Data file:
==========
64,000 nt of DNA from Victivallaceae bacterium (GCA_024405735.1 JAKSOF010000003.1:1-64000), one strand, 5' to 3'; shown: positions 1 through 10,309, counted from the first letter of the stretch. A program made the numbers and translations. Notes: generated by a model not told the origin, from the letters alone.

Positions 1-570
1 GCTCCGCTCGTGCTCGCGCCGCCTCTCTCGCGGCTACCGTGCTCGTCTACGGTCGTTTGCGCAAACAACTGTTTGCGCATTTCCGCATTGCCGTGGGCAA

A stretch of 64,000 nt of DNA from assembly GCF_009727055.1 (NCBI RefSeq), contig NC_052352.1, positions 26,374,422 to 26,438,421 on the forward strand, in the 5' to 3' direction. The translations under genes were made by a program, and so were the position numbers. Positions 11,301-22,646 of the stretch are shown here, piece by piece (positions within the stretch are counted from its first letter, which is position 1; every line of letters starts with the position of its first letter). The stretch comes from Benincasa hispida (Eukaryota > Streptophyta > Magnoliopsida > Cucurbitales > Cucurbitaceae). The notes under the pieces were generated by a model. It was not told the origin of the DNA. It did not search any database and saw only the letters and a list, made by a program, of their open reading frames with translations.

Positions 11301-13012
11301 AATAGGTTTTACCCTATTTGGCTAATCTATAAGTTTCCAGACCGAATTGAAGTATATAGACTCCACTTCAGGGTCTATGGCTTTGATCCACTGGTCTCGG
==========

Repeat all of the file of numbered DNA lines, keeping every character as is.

64,000 nt of DNA from Victivallaceae bacterium (GCA_024405735.1 JAKSOF010000003.1:1-64000), one strand, 5' to 3'; shown: positions 1 through 10,309, counted from the first letter of the stretch. A program made the numbers and translations. Notes: generated by a model not told the origin, from the letters alone.

Positions 1-570
1 GCTCCGCTCGTGCTCGCGCCGCCTCTCTCGCGGCTACCGTGCTCGTCTACGGTCGTTTGCGCAAACAACTGTTTGCGCATTTCCGCATTGCCGTGGGCAA

A stretch of 64,000 nt of DNA from assembly GCF_009727055.1 (NCBI RefSeq), contig NC_052352.1, positions 26,374,422 to 26,438,421 on the forward strand, in the 5' to 3' direction. The translations under genes were made by a program, and so were the position numbers. Positions 11,301-22,646 of the stretch are shown here, piece by piece (positions within the stretch are counted from its first letter, which is position 1; every line of letters starts with the position of its first letter). The stretch comes from Benincasa hispida (Eukaryota > Streptophyta > Magnoliopsida > Cucurbitales > Cucurbitaceae). The notes under the pieces were generated by a model. It was not told the origin of the DNA. It did not search any database and saw only the letters and a list, made by a program, of their open reading frames with translations.

Positions 11301-13012
11301 AATAGGTTTTACCCTATTTGGCTAATCTATAAGTTTCCAGACCGAATTGAAGTATATAGACTCCACTTCAGGGTCTATGGCTTTGATCCACTGGTCTCGG